Seyi Obakin, chief executive of youth homelessness charity Centrepoint, said: “There is now a wealth of evidence that the younger you are, the greater the economic impact of the pandemic will be. The number of young people contacting Centrepoint’s helpline has increased by almost 50 per cent since before the pandemic and our supported accommodation is stretched, but we’ve yet to see clear leadership from ministers on how they soften the negative effects.

“That is why we urgently need to see more government money to help with renting and living costs for those young people facing unemployment or reduced incomes and a better support package to help those newly out of work stay economically active. There are no simple solutions here, but business as usual is not good enough. We cannot leave young people to navigate this post-lockdown world alone.”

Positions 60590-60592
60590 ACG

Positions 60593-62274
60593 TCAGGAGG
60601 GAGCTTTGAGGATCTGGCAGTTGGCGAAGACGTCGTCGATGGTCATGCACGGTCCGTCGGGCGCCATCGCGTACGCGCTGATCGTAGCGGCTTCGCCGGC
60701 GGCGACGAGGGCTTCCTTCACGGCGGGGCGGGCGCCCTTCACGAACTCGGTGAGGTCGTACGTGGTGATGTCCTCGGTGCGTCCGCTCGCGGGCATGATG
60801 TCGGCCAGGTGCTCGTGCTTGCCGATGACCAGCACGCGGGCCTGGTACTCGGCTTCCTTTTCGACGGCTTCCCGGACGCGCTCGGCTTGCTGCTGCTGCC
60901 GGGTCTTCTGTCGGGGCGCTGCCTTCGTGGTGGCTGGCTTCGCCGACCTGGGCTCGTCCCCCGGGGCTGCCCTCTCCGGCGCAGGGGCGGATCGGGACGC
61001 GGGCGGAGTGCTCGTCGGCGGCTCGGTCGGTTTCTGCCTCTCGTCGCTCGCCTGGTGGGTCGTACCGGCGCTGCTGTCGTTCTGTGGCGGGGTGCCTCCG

Jon Sparkes, Crisis chief executive, is also concerned that over the coming months we may see a wave of young people losing their homes, as government support is rolled back. 

Sparkes commented: “We know that across the country thousands of young people are bracing themselves for the anxious months ahead as they struggle to pay high rents on reduced hours and low wages. This is set to become all the worse when the eviction ban comes to an end next month.

“It’s crucial that we now focus our attention on ensuring that thousands of renters get the help they need to stop them from being swept into homelessness. That’s why we’re urging the government to permanently invest in housing benefit and suspend the benefit cap, so that people can afford a safe and secure home.”

Want to comment on this story? If so...if any post is considered to victimise, harass, degrade or intimidate an individual or group of individuals on any basis, then the post may be deleted and the individual immediately banned from posting in future.